The next highlight (for me) is that all of the "Advanced Technologies" Apple touted really seem to work (no matter if I truly understand them or not, the latter being more likely). Battery life on my rMBP 15" is up significantly (I would see at least 20% with regular use, this might not be visible in tests or benchmarks, as it mainly benefits from idle phases or low activity, which benchmarks normally do not measure, but it is "there"), memory seems to be freed more rapidly (heavy multi-tasking is much more responsive), gestures, scrolling and zooming are clearly more responsive, pretty much "real time" (felt, not measured) in most cases. It may be hard to describe, but people often say the true art is to make difficult things seem simple. 10.9 does things flawlessly, were you could feel 10.8 was losing quite some sweat in the background.

 

The "Maps" integration throughout the system is much more useful than I imagined (I thought I wouldn't care for it at all, now I am using it all the time) and since we started to internally publish several of our SOPs and stuff as iBooks files about a year ago, even the desktop iBooks app and its reliable syncing of notes and bookmarks has proven to be quite a killer app (something I would have flat out denied initially).

 

So, in summary, for me there is a huge difference between 10.9 and 10.8 and almost all of it is enjoyable. From an corporate/admin perspective it is also quite a relief that there seem to be no relevant changes to the device driver architecture. We do use a lot of stuff here that is likely to cause trouble (MFPs, huge plotters, audio and video interfaces, screen and printer calibration devices etc.), and until now (knock on wood) absolutely everything just continued to work.
 

post #44 of 53
Quote:
Originally Posted by dreyfus2 View Post

it is a general concern about littering standardized platforms with proprietary junk.

 

While HTML 5 does cater for notifications about changes to a currently open web page, Apple goes a lot further than that. 

 

Push API

W3C Working Draft 15 August 2013

 

Abstract

This specification defines a “Push API” that provides webapps with scripted access to server-sent notifications, for simplicity referred to here as push notifications, as delivered by push servicesPush services are a way for application servers to send messages to webapps, whether or not the webapp is active in a browser window.

 

Emphasis mine.

 

Agreed Apple is extending this a bit but the notifications are definitely coming to a browser near you.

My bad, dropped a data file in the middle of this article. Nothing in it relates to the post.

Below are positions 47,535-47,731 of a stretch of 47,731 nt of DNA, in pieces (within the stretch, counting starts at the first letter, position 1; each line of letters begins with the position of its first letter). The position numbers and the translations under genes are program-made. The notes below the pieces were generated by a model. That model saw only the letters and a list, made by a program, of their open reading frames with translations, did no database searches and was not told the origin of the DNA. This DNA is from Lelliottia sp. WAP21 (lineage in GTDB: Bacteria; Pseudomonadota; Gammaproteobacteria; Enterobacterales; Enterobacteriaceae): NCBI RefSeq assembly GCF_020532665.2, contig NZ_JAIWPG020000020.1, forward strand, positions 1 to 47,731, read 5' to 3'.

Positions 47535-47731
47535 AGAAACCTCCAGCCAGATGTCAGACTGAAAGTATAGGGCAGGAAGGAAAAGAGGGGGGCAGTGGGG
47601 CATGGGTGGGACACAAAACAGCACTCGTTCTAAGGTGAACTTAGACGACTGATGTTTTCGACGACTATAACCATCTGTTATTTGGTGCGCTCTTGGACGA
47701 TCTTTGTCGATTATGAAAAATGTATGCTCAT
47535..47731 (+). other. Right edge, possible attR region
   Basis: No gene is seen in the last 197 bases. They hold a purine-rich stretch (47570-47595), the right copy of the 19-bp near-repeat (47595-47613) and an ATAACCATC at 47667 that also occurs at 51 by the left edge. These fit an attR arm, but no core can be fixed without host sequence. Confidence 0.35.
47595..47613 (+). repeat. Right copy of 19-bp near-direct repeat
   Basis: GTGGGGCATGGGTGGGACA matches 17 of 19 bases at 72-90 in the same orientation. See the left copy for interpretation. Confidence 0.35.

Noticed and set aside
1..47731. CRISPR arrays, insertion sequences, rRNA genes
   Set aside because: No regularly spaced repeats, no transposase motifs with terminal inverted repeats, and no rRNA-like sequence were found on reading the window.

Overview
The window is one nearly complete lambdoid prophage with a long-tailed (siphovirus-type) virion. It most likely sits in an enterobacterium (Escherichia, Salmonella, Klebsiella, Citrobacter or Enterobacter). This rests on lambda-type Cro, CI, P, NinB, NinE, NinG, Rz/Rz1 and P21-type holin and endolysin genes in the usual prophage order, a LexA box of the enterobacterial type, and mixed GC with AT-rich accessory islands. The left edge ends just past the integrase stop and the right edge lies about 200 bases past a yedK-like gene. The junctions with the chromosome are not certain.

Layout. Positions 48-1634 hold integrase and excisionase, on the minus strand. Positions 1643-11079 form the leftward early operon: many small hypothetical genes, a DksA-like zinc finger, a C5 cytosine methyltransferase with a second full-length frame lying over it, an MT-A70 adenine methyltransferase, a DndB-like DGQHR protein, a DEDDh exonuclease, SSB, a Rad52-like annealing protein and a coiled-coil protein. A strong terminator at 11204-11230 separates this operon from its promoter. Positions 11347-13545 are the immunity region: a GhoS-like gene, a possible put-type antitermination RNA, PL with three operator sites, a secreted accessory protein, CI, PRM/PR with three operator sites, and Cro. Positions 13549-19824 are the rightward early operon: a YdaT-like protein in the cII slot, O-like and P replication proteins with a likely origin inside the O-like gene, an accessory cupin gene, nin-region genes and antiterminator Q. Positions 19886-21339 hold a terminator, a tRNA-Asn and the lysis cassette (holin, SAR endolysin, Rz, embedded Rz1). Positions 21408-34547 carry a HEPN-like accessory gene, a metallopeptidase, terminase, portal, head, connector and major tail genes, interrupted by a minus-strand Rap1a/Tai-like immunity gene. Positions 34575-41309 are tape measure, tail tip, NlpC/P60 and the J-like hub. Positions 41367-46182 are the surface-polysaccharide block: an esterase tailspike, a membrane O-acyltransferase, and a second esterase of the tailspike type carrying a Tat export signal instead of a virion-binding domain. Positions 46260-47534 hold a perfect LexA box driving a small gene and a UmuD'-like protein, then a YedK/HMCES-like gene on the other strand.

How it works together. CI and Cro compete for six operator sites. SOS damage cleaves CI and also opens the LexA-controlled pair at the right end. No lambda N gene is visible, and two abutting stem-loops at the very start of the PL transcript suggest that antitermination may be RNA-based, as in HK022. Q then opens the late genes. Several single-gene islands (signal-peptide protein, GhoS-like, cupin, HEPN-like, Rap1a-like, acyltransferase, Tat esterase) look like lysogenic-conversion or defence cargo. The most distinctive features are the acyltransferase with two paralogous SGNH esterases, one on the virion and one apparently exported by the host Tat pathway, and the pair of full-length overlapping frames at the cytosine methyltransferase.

Life is too short to drink bad coffee.

Reply

Life is too short to drink bad coffee.

Reply
post #45 of 53
Quote:
Originally Posted by mstone View Post
 
Agreed Apple is extending this a bit but the notifications are definitely coming to a browser near you.

 

Hm, thanks for that! At least I can see now, where the different interpretations came from...

 

There is a "Push API" (as in your document) that explicitly mentions the possibility of notifications without the webapp being active, and there is a "Web Notifications API" (https://dvcs.w3.org/hg/notifications/raw-file/tip/Overview.html) which doesn't (and which is the one I was talking about).

 

The one I was referring to does explicitly warn about implementations like Apple's, they even include a link to an article under http://robert.ocallahan.org/2011/06/permissions-for-web-applications_30.html which states:

 

Quote:

"A natural solution is to ask the user whether such requests should be permitted. Long ago we learned that modal requests --- interrupting the application with a warning, and forcing the user to OK/Cancel before proceeding any further --- was ineffective for security, because users quickly learn to OK such warnings without even reading them."

 

 

And, of course, Apple is doing just that.

 

But then, the group working on the "Push API" document quoted by you do not seem to have the same concerns.

 

A bit puzzled now!

post #46 of 53

There's a surprising amount of resistance to this feature -- most of which seem to be coming from people that can't see how this would be advantageous to the end-user. Let me present a few scenarios:

 

A lot of us visit multiple websites daily, whether they be blogs, forum, social networks, news sites, etc. It's a lot to keep up on and a significant drain on our time to keep up on them all.